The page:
Red Sox Have Four Gold Glove Finalists
The Boston Red Sox have four players that are nominated for the American League Gold Glove awards for their respective positions. Jacoby Ellsbury, Adrian Gonzalez, Dustin Pedroia and Kevin Youkilis will compete for the coveted baseball award with fellow AL players deemed to have had superstar seasons.
Ellsbury, who is up for numerous awards this offseason, has never won a Gold Glove. He set career highs in almost every offensive category this year and this award could be one of a few that Ellsbury will have on his mantle this winter. Ellsbury is up against Austin Jackson of the Detroit Tigers and Peter Bourjos of the Angels.
For Gonzalez, it’s an attempt to take home a third Gold Glove at first base and first in the American League. He won his previous two as a member of the San Diego Padres. Up against Gonzo are fellow AL East members, Casey Kotchman of the Tampa Bay Rays and Mark Texeira of the Yankees.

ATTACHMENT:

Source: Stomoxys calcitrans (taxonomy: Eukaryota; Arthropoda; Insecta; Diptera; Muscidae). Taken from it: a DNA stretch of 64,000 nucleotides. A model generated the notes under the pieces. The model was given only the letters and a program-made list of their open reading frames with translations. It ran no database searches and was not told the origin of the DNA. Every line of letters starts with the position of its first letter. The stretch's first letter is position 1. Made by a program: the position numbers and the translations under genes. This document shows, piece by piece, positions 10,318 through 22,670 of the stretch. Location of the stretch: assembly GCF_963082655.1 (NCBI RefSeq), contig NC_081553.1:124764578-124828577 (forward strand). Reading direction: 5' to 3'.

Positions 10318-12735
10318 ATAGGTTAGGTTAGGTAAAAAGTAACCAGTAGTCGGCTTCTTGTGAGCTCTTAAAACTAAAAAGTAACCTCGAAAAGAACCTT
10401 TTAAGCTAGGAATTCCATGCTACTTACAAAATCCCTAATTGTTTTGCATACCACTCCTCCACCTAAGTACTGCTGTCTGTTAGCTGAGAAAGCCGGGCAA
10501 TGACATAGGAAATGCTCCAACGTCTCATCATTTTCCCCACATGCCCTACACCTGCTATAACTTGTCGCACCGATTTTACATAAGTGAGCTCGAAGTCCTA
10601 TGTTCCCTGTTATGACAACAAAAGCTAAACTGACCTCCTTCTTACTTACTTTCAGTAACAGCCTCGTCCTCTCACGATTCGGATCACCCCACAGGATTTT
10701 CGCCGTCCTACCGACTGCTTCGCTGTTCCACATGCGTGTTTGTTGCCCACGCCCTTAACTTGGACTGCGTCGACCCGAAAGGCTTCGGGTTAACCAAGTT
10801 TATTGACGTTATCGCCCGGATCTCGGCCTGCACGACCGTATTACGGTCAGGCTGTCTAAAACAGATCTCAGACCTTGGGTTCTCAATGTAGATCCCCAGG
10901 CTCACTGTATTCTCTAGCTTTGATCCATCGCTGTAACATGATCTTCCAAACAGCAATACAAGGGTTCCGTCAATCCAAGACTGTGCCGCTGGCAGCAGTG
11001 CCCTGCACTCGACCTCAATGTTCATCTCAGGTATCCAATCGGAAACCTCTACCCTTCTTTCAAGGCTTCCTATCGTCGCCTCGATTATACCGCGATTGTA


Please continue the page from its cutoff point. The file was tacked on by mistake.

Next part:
Pedroia is a previous Gold Glove winner, having won in 2008. The fiery second baseman is up against Yankees phenom Robinson Cano and Ian Kinsler of the Texas Rangers.
Youkilis also previously won a Gold Glove back in 2007 when he was patrolling first base. This year he’s up for the award as a third baseman against Adrian Beltre of the Rangers and Evan Longoria of the Rays. As Peter Abraham of the Globe points out, Youkilis had a -2.3 UZR (ultimate zone rating that measure’s how well a fielder tracks down balls that are deemed to be in his “zone”), which was one of the worst in the league. Abraham goes onto state that many voters take into consideration the offensive statistics when deciding the awards, hence the Youkilis nomination. Youk was one of the best hitting third baseman in the league.
The awards are voted upon by managers and coaches and will be announced on Tuesday night on ESPN2.
While the personal awards that some of the Red Sox players may take home this offseason won’t make what happened in the final months of the regular season any easier to deal with, it does provide some optimism to next season. After all, if four out of the nine starters are up for performance awards in their positions, then the Red Sox should be pretty good next year. The key words being SHOULD BE.
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